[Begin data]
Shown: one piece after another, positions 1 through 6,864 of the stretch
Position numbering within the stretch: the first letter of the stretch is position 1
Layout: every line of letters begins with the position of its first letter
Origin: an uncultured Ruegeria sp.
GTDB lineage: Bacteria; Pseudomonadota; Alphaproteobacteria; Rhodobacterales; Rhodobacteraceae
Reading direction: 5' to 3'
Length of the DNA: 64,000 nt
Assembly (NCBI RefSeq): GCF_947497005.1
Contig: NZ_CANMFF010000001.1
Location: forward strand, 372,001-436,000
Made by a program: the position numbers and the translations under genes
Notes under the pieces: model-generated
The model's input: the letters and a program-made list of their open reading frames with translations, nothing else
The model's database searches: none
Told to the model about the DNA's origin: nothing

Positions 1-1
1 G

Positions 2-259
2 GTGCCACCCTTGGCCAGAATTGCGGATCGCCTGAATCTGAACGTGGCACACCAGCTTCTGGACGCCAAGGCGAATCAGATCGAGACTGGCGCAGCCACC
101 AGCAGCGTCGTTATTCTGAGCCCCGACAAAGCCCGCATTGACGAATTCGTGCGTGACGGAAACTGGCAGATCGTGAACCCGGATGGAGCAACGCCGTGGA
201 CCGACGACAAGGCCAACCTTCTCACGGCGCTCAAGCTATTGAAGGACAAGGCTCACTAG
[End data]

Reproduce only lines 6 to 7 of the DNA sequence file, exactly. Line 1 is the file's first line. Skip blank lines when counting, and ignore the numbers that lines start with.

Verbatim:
Reading direction: 5' to 3'
Length of the DNA: 64,000 nt